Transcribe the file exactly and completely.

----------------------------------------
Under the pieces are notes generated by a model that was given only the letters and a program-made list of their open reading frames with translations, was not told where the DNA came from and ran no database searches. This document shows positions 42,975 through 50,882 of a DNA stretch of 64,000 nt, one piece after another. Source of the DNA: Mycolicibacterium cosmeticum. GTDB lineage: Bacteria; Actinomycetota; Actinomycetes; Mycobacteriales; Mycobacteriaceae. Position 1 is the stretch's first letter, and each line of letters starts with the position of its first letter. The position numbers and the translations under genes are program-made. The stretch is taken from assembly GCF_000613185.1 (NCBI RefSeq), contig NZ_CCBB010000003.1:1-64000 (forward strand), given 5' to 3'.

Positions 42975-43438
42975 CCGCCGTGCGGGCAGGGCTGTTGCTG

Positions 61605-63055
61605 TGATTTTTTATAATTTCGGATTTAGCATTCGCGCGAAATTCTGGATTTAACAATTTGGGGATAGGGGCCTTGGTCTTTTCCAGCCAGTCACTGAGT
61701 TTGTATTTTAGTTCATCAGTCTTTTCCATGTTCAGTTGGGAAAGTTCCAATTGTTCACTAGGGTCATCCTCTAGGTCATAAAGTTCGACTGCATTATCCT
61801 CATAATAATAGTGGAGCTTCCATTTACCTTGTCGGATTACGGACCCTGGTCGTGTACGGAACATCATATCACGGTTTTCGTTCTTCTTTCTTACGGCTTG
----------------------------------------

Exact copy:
Under the pieces are notes generated by a model that was given only the letters and a program-made list of their open reading frames with translations, was not told where the DNA came from and ran no database searches. This document shows positions 42,975 through 50,882 of a DNA stretch of 64,000 nt, one piece after another. Source of the DNA: Mycolicibacterium cosmeticum. GTDB lineage: Bacteria; Actinomycetota; Actinomycetes; Mycobacteriales; Mycobacteriaceae. Position 1 is the stretch's first letter, and each line of letters starts with the position of its first letter. The position numbers and the translations under genes are program-made. The stretch is taken from assembly GCF_000613185.1 (NCBI RefSeq), contig NZ_CCBB010000003.1:1-64000 (forward strand), given 5' to 3'.

Positions 42975-43438
42975 CCGCCGTGCGGGCAGGGCTGTTGCTG

Positions 61605-63055
61605 TGATTTTTTATAATTTCGGATTTAGCATTCGCGCGAAATTCTGGATTTAACAATTTGGGGATAGGGGCCTTGGTCTTTTCCAGCCAGTCACTGAGT
61701 TTGTATTTTAGTTCATCAGTCTTTTCCATGTTCAGTTGGGAAAGTTCCAATTGTTCACTAGGGTCATCCTCTAGGTCATAAAGTTCGACTGCATTATCCT
61801 CATAATAATAGTGGAGCTTCCATTTACCTTGTCGGATTACGGACCCTGGTCGTGTACGGAACATCATATCACGGTTTTCGTTCTTCTTTCTTACGGCTTG